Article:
A 17th century fort still owned  by descendants of the original Maharaja of Karauli who built the structure in the 1700’s and the family have been here for over a 1,000 years. Rajasthan was never conquered by the British. It has now been restored and opened as a heritage hotel by the Thakur Brijendra Raj Pal family with just 6 suites and 6 luxury Rajasthani tents.  There's a 365 degree view over Rajasthan from the 80 ft ramparts. Below us the Kalisil Lake and dam and the forts, organic gardens owned by Brijendra Rajpal who invested the hard earned profits from her carpet business in Jaipur into restoring the fort from an advanced state of dereliction.


The food is delicious here. Virtually everything is produced on the farm or in the local area. They grow and mill the wheat for the chapatti, paratha and poori . The mustard oil is made from mustard grown in their own fields, the yoghurt from the milk of the buffaloes whose manure is used to activate the compost to enrich the soil for the organic gardens.

No swimming pool but an unheated Jacuzzi on one of the turrets with a staggering view of the local countryside, possibly the best in the whole of India. The fort has been restored using traditional building techniques and local craftsmen. We had a memorable boat trip on Kalisil Lake before sunset. It’s on the fly path to Bharapter, a rich feeding ground for ducks, storks, cormorants, kingfishers, sarus, cranes, stilts and herons. The lake was formed over 50 years ago when the Kalisil river was damned for an irrigation scheme that now benefits local farmers in Rawathara and neighbouring villages along the canal. The lake is fed by monsoon rains and when full spreads over 17 km,  all the way to the Holy City of Kailaden.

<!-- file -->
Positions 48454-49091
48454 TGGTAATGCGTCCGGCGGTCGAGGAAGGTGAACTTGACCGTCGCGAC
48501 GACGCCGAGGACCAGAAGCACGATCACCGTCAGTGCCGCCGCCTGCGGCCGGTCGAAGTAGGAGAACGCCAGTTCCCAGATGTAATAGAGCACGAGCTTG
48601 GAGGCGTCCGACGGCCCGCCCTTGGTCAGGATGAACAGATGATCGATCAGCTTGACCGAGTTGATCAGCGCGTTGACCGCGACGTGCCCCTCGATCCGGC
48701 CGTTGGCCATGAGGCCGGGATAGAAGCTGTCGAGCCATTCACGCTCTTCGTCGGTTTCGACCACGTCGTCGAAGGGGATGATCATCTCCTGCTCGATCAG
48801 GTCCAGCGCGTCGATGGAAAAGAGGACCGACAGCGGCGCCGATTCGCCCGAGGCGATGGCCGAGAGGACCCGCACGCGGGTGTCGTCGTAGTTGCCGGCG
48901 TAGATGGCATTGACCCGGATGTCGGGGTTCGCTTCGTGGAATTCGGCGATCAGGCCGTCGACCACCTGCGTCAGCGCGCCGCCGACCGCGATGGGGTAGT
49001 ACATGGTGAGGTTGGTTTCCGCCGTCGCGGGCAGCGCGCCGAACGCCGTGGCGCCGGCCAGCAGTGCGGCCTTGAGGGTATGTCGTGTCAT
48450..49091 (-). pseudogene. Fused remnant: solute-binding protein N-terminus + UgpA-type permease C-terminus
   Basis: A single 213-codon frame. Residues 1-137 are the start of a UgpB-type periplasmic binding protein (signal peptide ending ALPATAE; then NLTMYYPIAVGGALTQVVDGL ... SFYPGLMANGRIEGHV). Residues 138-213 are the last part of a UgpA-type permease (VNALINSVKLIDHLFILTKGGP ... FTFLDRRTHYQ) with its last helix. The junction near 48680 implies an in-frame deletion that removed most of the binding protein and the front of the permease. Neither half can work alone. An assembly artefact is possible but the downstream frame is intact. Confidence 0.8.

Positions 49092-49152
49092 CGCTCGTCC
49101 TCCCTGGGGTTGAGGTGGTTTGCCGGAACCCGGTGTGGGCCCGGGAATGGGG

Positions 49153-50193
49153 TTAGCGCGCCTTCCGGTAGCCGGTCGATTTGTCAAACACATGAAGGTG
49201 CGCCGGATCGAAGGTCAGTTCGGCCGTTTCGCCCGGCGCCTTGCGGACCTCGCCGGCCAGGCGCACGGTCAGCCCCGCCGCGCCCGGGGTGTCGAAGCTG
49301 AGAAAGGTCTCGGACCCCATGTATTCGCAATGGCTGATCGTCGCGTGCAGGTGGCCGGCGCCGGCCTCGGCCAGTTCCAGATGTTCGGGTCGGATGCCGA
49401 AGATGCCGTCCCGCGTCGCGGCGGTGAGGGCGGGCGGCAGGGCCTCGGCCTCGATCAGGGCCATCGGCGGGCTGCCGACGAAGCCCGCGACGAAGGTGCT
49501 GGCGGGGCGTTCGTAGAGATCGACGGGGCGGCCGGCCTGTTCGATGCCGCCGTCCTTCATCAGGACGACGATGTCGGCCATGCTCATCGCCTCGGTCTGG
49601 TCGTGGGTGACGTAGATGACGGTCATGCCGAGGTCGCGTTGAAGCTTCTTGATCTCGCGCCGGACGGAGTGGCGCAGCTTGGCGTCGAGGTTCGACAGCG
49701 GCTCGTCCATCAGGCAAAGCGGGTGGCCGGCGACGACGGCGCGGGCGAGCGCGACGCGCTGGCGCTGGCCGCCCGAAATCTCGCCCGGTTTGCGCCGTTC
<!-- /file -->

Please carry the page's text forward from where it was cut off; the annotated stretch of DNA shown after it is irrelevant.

A walk through the local village, Ramathra was quite simply enchanting, the villagers are so friendly and welcoming and curious. They welcomed us into their houses and invited me to dance with them to celebrate a recent wedding. 



In the local school, the teaches were eager to show us around and one me an impromptu Hindu lesson.

The big bonus for me was the food. It was particularly delicious here and guests can learn how to prepare any of the dishes on the menu. I had two cooking classes with the owner Geetanguli and her shy and brilliant chef.  At Ramathra Fort they make all their own chutneys and pickles and the best lime pickle I have ever eaten. He showed me how to make this fascinating smoked Ramathra chicken curry and raita, home made paneer, several Indian flat breads, paratta  and particular fascinating local bread called Batia.  Ovens are rare in Indian homes, even in the more affluent homes of people so in villages all cooking is done over an open fire on a clay or in more affluent homes in the urban kitchens on gas rings. For over 60% of people in India, the fuel of choice is still dried ‘cow pats’  and despite our understandable initial surprise it doesn’t smell and is totally sustainable. Ramatha Fort is quite a find – particularly for the more adventurous traveller – I long to return…



1 comment:

  1. Actually village life is usually free from the chaos and pandemonium that is so prevalent in the cities. Habitually the Indian villagers manifest a deep loyalty to their village. The uniqueness of the village life lies in this deep loyalty which is again marked with a rich culture. I experienced the cultural diversity and mystic charm with rajasthan village tour .

    ReplyDelete